In recognition of sports and hobby clubs’ importance to Danish society, support for them is enshrined in law and local authorities provide financial assistance and help in finding premises. But Bachmann Jensen does have a warning about foreningsdanmark, pointing out that if you’re constantly told that you live in the happiest country in the world but you yourself aren’t happy, it can foster a sense of failure and isolation. “Younger Danes and those in big cities are occupied with other things and the fear of missing out stops them committing to something regular,” he says.
Psychologists have long cited membership of groups as important for wellbeing. A 2016 Nottingham Trent University study of 4,000 people in Italy and the UK found that for each club, team or group people joined, their happiness increased by 9 per cent, irrespective of age, gender, income, employment status or nationality.
“In a sense it doesn’t matter so much what people do in the club – it doesn’t have to have a greater purpose,” says Jensen. “The most important thing is just to be doing something with other people.”
The members of Københavns Braetspilsklub (Copenhagen’s Board Games Club) would probably agree. At a weekly Tuesday night gathering in a basement in an apartment block in Nørrebro, members cheerfully suggest that board games are a rather limited sphere of activity – but that’s the point.
“It’s great to be with people while you are doing something else, something distracting,” says Daniel Olsen as he enjoys The Great Western Trail, an obscure and complex strategy game typical of those played here. “My friends and family are all members of clubs but I was a bit socially distant. Then I found board games and it was like, ‘Where have you been all my life?’”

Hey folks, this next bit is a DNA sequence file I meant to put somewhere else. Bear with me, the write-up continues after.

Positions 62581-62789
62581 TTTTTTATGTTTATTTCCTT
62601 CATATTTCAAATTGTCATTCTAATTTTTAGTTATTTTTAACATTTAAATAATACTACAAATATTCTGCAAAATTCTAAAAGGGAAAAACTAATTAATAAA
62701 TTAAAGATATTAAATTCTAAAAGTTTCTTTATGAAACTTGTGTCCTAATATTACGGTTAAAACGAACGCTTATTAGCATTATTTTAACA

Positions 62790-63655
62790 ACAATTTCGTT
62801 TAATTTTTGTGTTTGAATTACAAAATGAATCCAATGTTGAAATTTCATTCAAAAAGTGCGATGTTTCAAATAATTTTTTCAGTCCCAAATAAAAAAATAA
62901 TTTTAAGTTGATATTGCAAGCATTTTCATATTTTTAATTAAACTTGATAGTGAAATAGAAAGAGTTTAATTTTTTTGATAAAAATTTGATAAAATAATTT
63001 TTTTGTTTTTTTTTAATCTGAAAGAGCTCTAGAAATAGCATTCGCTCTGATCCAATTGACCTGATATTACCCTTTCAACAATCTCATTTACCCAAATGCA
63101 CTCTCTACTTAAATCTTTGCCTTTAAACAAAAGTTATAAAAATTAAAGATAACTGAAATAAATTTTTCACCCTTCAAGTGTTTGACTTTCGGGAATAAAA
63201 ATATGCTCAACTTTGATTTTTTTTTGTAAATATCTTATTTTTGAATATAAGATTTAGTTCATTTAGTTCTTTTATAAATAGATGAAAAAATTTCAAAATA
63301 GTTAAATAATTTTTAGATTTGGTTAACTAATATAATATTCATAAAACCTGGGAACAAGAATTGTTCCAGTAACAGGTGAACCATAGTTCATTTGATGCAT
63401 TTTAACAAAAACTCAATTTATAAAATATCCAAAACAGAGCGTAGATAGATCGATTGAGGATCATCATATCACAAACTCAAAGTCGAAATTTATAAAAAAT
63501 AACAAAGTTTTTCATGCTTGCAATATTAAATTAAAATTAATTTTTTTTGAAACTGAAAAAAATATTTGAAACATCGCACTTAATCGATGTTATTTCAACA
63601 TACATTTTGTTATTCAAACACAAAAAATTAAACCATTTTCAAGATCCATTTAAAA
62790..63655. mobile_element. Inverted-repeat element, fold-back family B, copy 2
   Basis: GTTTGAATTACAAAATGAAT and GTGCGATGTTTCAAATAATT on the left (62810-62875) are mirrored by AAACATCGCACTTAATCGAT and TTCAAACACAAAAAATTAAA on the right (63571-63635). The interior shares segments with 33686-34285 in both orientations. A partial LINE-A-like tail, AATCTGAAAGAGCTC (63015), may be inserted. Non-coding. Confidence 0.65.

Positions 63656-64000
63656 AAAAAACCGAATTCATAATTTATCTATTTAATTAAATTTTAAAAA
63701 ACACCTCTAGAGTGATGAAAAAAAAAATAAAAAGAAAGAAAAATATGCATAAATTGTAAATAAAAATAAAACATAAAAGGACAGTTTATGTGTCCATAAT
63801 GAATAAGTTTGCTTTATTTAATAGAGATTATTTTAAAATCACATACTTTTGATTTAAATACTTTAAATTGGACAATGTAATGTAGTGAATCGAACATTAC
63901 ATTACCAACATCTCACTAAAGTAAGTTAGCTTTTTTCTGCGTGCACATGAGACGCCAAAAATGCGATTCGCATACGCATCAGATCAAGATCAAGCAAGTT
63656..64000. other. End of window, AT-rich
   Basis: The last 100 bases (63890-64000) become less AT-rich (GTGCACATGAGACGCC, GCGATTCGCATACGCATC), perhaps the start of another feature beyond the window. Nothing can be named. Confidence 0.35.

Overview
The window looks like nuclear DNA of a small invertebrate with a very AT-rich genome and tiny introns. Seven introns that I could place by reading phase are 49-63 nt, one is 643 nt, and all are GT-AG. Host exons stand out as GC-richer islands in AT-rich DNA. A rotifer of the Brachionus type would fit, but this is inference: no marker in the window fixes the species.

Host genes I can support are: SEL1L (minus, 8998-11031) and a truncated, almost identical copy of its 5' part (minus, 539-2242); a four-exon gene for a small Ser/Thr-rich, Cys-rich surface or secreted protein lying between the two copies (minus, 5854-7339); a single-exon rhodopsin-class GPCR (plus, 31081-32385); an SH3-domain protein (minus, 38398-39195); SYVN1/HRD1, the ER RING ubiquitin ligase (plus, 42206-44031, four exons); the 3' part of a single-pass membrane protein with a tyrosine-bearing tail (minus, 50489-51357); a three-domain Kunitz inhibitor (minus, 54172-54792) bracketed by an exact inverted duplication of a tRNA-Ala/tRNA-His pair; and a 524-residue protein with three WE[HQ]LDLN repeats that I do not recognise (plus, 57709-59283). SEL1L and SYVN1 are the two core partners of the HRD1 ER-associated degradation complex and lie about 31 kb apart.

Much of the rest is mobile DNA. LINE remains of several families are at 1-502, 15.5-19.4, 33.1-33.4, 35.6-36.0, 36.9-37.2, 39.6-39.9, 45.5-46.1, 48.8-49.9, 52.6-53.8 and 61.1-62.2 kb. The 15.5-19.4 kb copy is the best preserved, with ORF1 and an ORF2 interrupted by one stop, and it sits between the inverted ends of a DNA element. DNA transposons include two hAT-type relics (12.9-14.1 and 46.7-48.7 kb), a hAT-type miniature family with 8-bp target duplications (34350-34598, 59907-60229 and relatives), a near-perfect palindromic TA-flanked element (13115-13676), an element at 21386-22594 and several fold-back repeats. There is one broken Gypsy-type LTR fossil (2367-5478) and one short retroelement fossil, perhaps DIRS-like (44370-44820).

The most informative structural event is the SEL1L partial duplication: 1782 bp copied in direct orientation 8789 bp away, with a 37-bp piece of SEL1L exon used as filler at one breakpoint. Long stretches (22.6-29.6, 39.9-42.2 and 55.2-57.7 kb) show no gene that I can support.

Another student, Copenhagen-based Louis Kleiminger, a first-time visitor, reveals that he sometimes finds social occasions stressful. “It’s easy to be with people around a board game,” he says. “You don’t have to talk too much. Everyone has been really welcoming.”
A couple of days later we catch up with another Danish special-interest club: the Realdania By and Byg Klub (Realdania City and Construction Club). Realdania owns about 60 historical buildings across the country, including several homes created by Danish design legends such as Arne Jacobsen and Poul Henningsen. Today some of the club’s 4,000 members are in Brabrand, west of Aarhus, visiting a prime example of 1950s Danish brutalism, which was once home to its architect Knud Friis.
“This is different to other clubs I belong to,” says Pia Mølholm, who’s also in a salsa club and a business networking association. “This is about an interest in architecture, not so much about hygge or getting together to eat and drink.” Similarly, another member visiting the Friis house, Maike Jessen, belongs to a knitting circle and a ceramics club “but this is about an interest in design. I don’t come here [just to] socialise.”
Whether it’s about socialising or not, the simple motivation for joining a club is the same: get out of your home, follow your passion and be less lonely while doing it. “You work to get results and be productive,” says Stine Petersen, another member of multiple organisations. “But these clubs are where you put your love.”
Do you socialise less than once a month? (2018 EU survey)
Least lonely three:
Denmark: 8 per cent said yes
Netherlands: 8 per cent
Sweden: 8 per cent
Most lonely three:
Greece: 40 per cent said yes
Hungary: 40 per cent
Lithuania: 35 per cent